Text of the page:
Colombia: Reforestation in the Serranía De Los Yariguíes of the Colombian Andes

One of our stakes, one year later. Semillero CyR.
At time '0'. Semillero CyR
Ficus, one year later. Semillero CyR.
One year later. Semillero C y R
Collecting our stakes 2017. Semillero C y R


The Yariguíes ridge, which reaches an elevation of 3200m and forms part of the central Andes range in the department of Santander, is a transitional climatic zone and includes oak-dominated forest, moist forest and Páramo habitats. Whereas the southern portion of the Yariguíes range was declared a national park in 2005, protecting more than 70,000 ha of the large watershed, the northern half has remained vulnerable to exploitation and is the principal source of water for Zapatoca, San Vicente, Betulia and other regional towns. Extensive conversion of forested habitat to pasture has impacted the northern portion of this catchment basin, and steep slopes have resulted in heavy erosion and loss of topsoil. We are in the process of restoring 30-35 ha of degraded habitat by planting patches of trees or regeneration nuclei. This method provides several advantages over traditional plantation-style planting: 1) it mimics the natural form of forest recovery, creating more habitat heterogeneity; 2) areas in between forested patches will recover passively and can provide space for enrichment planting of later successional species once a canopy cover has formed; and 3) a considerably larger area can be reforested using this method, reducing the cost of restoration/hectare.

Quick Facts

Project Location:
Yariguíes Ridge, 6.3333333, -73.5

Geographic Region:
Latin America

Country or Territory:

Tropical Forest

Tropical Forest - Seasonal Broadleaf

Area being restored:
30 ha

Project Lead:
Fundacion ProZapatoca

Organization Type:
NGO / Nonprofit Organization

Project Partners:
A discussion forum on “Ecosystem Conservation and Restoration" within the Ecology and Wildlife Conservation Group of the National University of Colombia in Medellín, Natural Reserves of the Civil Society Network


Project Stage:
Monitoring & Evaluation

Start Date:

End Date:

Primary Causes of Degradation

Agriculture & Livestock, Deforestation, Fragmentation, Invasive Species (native or non-native pests, pathogens or plants)

Degradation Description

Most degradation in this region is the result of conversion of forested habitat to pasture. Denuded steep slopes coupled with long-term intensive usage for cattle ranching have resulted in heavy erosion and loss of topsoil, which has reduced land productivity and impacted the catchment basin. The reduced volume of water produced by the watershed, coupled with the increased demand placed on limited water resources by cattle ranching and pig farming, have resulted in water shortages and concern for worsening conditions in the future. The municipalities of several towns in the area are concerned and are taking proactive measures to prevent further deforestation in the region. In addition to watershed concerns, local harvesting of hardwoods such as oak and other important economic species such as the wax palm Ceroxylon quindiuense (Arecaceae) have degraded a number of the remaining forest patches in the region. The northern Yariguies range is home to the Spectacled bear (Tremarctos ornatus), an emblematic species that is categorized as vulnerable by the IUCN due to habitat loss throughout its native range. Evidence of the presence of this species within the protected area is widespread and include markings on tree trunks, remains from consumption of bromeliads in many parts of the forest, and scat. An increase in the habitat provided for this species will not only protect but also help increase the population of the species.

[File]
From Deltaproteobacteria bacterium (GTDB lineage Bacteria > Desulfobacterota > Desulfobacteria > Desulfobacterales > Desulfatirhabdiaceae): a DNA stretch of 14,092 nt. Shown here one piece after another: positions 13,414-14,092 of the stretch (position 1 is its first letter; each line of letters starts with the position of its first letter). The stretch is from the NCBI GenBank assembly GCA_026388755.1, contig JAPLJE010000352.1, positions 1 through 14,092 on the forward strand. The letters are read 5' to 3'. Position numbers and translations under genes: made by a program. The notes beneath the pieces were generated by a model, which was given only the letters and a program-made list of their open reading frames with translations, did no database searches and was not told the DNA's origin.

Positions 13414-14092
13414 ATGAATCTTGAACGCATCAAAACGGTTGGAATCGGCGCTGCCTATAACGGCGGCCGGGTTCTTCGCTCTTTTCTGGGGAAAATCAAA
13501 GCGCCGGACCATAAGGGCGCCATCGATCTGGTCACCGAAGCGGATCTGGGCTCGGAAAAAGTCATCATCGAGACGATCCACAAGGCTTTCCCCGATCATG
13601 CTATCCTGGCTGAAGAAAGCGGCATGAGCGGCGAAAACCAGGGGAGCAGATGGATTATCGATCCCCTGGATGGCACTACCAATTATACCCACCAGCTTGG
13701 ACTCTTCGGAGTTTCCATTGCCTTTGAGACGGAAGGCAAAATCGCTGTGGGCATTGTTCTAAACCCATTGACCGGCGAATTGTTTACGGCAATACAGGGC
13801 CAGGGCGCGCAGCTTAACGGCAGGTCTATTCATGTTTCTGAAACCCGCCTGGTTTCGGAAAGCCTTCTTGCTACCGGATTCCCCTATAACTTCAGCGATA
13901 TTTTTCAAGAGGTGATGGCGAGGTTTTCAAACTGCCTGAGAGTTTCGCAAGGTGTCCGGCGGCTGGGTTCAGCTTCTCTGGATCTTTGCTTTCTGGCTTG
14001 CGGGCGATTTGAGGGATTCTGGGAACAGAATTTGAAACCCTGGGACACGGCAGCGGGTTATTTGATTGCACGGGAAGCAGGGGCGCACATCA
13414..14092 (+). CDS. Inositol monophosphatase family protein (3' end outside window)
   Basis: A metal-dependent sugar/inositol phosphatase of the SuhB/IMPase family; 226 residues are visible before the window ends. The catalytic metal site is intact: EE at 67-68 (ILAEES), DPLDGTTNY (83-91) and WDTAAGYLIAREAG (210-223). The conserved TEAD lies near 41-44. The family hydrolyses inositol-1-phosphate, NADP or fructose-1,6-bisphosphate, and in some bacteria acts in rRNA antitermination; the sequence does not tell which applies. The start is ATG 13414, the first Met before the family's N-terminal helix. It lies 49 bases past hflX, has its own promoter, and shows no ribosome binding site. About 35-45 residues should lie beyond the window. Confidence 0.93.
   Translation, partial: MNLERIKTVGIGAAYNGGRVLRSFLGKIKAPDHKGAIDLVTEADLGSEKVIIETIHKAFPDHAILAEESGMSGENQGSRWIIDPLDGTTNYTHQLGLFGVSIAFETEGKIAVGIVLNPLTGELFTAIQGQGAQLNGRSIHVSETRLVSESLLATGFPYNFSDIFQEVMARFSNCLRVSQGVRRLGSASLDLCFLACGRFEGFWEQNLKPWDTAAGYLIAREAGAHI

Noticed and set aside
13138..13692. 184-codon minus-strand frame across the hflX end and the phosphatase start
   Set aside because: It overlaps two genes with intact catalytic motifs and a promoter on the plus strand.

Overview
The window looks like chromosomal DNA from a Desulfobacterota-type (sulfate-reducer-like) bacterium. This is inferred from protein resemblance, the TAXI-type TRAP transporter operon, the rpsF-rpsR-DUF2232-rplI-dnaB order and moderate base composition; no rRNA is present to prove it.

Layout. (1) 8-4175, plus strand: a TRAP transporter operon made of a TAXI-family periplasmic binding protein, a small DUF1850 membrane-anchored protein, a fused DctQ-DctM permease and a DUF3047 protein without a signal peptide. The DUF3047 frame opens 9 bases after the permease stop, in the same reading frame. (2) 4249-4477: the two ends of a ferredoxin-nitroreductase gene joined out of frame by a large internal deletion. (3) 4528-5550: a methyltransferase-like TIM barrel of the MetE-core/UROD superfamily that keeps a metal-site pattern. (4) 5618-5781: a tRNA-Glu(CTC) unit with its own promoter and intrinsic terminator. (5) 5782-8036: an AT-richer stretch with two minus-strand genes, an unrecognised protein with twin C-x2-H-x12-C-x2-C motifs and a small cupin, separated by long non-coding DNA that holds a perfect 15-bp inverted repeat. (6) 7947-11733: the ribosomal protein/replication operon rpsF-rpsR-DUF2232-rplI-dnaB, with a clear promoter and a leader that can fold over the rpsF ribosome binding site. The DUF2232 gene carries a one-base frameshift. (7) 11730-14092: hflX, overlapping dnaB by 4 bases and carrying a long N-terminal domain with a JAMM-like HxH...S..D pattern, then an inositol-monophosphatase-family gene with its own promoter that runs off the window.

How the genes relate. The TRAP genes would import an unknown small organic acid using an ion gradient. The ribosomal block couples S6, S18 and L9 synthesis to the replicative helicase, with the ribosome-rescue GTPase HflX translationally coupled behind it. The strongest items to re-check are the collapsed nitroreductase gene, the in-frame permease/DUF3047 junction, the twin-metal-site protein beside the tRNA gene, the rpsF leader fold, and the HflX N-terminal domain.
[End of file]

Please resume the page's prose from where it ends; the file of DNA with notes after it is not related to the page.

Defining the Reference Ecosystem

The reference ecosystem is based on diverse sources of information (e.g. multiple extant reference sites, field indicators, historical records, predictive data).

Reference Ecosystem Description

The Yariguíes plateau is part of the western foothills of the eastern range of the Colombian Andes. Given the transitional climatic range and broad range in elevation, this region exhibits extraordinary biotic wealth, which include many endemic and endangered species. It harbors oak forests (Quercus humboldtii Bonpl.), that are characterized by high species richness and also holds the distinction of being the northernmost range for Ceroxylon quindiuense (Arecaceae) the tallest palm in the world, and the emblematic national tree of Colombia. Only 50-60 individuals of this species remain in this area. The oak forest patches that remain in this northern watershed will serve as the reference forest for this study. Three 20×20 m permanent plots were established in three representative patches of forest in 2014 and all trees >10 cm DBH have been identified and censused. In addition, comprehensive inventories of the flora of the entire watershed have been carried out by Daniel Diaz MSc, a botanist who is collaborating on this project. Voucher specimens were collected and deposited at the herbarium in the Universidad Nacional de Colombia (Medellín). A monograph of all species censused is forthcoming and will be used to aid in determinations of new recruits in restored habitats. Restored plots will also be compared directly to reference forest plots to evaluate the efficacy of this methodology.

Project Goals

  1. Evaluate functionality of applied nucleation for restoration of seasonal tropical forest habitat.
  2. Assist in restoring forest cover to watersheds in the Yariguíes plateau that serve as key water sources for several regional towns.
  3. Evaluate vegetative establishment ability of a number of species.
  4. Expand potential habitat range for Ceroxylon quindiuense and other key species.
  5. Increase habitat area for Tremarctos ornatus.
  6. Engage broader community in project’s long-term goals and increase awareness on value of restoring forest habitat.
  7. Provide valuable field experience to dozens of undergraduate students from the Universidad Nacional de Colombia and regional Universities.


Monitoring Details:
We tagged and measured basal diameter of all individuals immediately after planting. Thereafter, survival and growth of stakes has been monitored every 6 months with visits by undergraduate students from the National University of Colombia (accompanied by one of the senior researchers). The survival of stakes with resprouting of the majority of individuals within the first 6 months were not as high as expected, but the monitoring continues. We anticipate canopy closure within 2 years of planting (Zahawi 2005). In addition to baseline monitoring of stakes additional long-term projects where planned including an examination of seed dispersal to plots (by means of seed traps), natural seedling recruitment, and enrichment planting of seedling in the understory of nuclei and alongside them, are all potential future projects for MS or PhD students from the National University of Colombia in Medellín or another regional University.